Boys are generally happier in life compared to girls, according to a UK-wide well-being study – and an Altrincham-based child psychologist believe the way women are portrayed in the media is to blame.
The Office for National Statistics surveyed approximately 4,000 children and the results showed boys being happier with general life, friends and appearance.
The biggest difference in happiness between boys and girls was seen in appearance and Altrincham-based child psychologist Corinne Abisgold said the media and adults play their part.
“My initial reaction is to anticipate girls being unhappier with their appearance, because I think girls get more messages from the media about how they should look,” she said.
“I think it is a combination of the media – without a shadow of a doubt – and also the way in which adults respond to girls.
“People will comment on how lovely babies look if they are dressed up as a girl. They don’t say that as much to boys.”
University of London Institute of Education professor Shirley Dex said the gap between boys and girls in unhappiness with appearance increases during early teenage years.
“Boys increase over these years only goes from 11% (age 12) to 14% (age 16) compared with girls from 13% (age 12) to 28% (age 16),” she said.
New Philanthropy Capital well-being measure operations manager Laura Finch added the growing difference occurs naturally due to women maturing quicker than their male peers.
“With this maturity comes a heightened sense of self awareness, and the tendency to compare oneself with others,” she said.
“Generally speaking, girls become aware of their looks at a younger age and are vulnerable to pressure from their peers and the norms established by society.
“For example, in the media about what ‘perfection’ looks like and how they should strive for it.”
University of York social policy professor Jonathan Bradshaw acknowledged a natural widening gap in happiness between boys and girls.
However, he also said there are non-physiological features that are effectively minimalising the difference.
“The gap between girls and boys happiness increases between ten and 15 and it probably has a physiological component,” Mr Bradshaw said.
“But the gap has been narrowing and that cannot be attributed to physiology. Girls’ friendships and views about school improved most.”
Girls appear happier with school and their work and Ms Abisgold said they are more programmed to concentrate, whereas boys prefer to remain active.
“My view is that schools are quite female-dominated,” she added. “Lots of teachers are female and a lot of the qualities of girls are highly prized.
“We know that girls are quicker at developing the ability to sit still and listen from an early age.
“They are often better with organisation in the teenage years, so they are better at looking ahead and setting goals.”
Ms Abisgold also said adolescent boys are ‘short-term risk takers’ and believed teenage girls were better equipped to consider their future prospects.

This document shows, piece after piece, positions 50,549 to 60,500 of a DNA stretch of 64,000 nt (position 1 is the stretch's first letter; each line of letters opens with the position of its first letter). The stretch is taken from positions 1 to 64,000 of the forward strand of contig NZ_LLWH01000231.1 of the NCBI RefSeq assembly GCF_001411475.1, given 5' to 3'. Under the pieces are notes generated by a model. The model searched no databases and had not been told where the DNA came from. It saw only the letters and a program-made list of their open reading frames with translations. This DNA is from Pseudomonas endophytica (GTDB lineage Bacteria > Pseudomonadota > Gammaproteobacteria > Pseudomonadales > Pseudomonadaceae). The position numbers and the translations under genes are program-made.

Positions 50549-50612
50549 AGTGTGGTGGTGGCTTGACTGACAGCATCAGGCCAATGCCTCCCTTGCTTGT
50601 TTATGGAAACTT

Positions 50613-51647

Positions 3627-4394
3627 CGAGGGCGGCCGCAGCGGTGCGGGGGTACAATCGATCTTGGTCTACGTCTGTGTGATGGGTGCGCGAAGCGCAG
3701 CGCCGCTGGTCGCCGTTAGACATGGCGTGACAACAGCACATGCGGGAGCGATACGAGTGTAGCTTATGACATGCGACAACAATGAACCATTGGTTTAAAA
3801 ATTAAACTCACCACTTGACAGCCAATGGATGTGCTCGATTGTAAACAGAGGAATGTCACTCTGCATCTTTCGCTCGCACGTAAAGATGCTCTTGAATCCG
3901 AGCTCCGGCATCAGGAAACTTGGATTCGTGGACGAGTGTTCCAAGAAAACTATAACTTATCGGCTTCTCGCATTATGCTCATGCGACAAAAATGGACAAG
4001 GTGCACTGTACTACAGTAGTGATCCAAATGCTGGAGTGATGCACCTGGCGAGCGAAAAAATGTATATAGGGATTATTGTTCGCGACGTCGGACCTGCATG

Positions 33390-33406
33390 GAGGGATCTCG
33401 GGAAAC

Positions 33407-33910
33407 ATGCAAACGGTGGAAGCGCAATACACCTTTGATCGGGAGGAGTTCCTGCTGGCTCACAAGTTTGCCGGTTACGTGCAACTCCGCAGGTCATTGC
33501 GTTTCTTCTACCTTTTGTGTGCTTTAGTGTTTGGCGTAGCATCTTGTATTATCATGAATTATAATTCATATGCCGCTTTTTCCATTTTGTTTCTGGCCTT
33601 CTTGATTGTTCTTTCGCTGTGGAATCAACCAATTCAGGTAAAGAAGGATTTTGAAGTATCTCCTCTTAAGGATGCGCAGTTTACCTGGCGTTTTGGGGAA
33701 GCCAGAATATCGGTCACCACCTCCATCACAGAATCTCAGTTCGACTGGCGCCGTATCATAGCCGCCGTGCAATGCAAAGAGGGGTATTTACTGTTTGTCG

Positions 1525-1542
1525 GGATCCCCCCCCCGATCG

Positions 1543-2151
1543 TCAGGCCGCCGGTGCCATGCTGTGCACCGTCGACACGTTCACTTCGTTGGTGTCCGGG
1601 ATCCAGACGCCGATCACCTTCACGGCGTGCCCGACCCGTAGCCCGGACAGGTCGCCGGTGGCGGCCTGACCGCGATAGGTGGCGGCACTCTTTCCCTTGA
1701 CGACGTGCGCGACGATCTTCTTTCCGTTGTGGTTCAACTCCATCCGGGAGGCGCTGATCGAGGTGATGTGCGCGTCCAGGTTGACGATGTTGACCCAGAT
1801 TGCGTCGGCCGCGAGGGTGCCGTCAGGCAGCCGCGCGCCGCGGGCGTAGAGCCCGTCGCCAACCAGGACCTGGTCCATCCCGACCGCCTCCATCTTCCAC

Ms Dex added boys’ unhappiness with school work was linked with underachievement and their productivity compared to girls.
Along with the ONS study, Ms Abisgold said there are more variables interacting with the element of happiness.
“It is an interaction of the personality of the child, the family background, the experiences they encounter and how they interpret those experiences,” Ms Abisgold said.
“Boys experience life slightly differently to girls – I think there is a sex difference between both in terms of how they relate to life.
“It also applies to men and women and I think women are more sensitive to social dynamics and things that are going on around them.
“That is what women are programmed to do, because we need to be more socially aware. Men are more programmed to have one focus and stick to it.”
Ms Dex related to the view that there are several variables, which may require consideration to analyse happiness in a child.
“The other things also known to affect happiness in young people may also differ by gender, but have not been entered into multivariate models,” she said.
“These are namely bullying – decreases happiness – whether young people think their parents get on well – increases happiness if so – and friendships, which may be more important to girls.”
The ONS study highlighted choice and family as the two biggest factors impacting children’s happiness, which Ms Finch agreed with but she also underlined other aspects.
“NPC’s Well-being measure identifies the importance of softer outcomes, such as self-esteem and resilience, which enable a child to cope with the challenges that life will throw at them,” she said.
“A wide range of factors contribute to a child’s well-being and it can be hard to disentangle the impact that different projects and interventions might have.
“More research is definitely needed in this area, so we can identify and develop the best ways of supporting young people to be happy and healthy.”
Picture courtesy of Zitona Qatar, with thanks.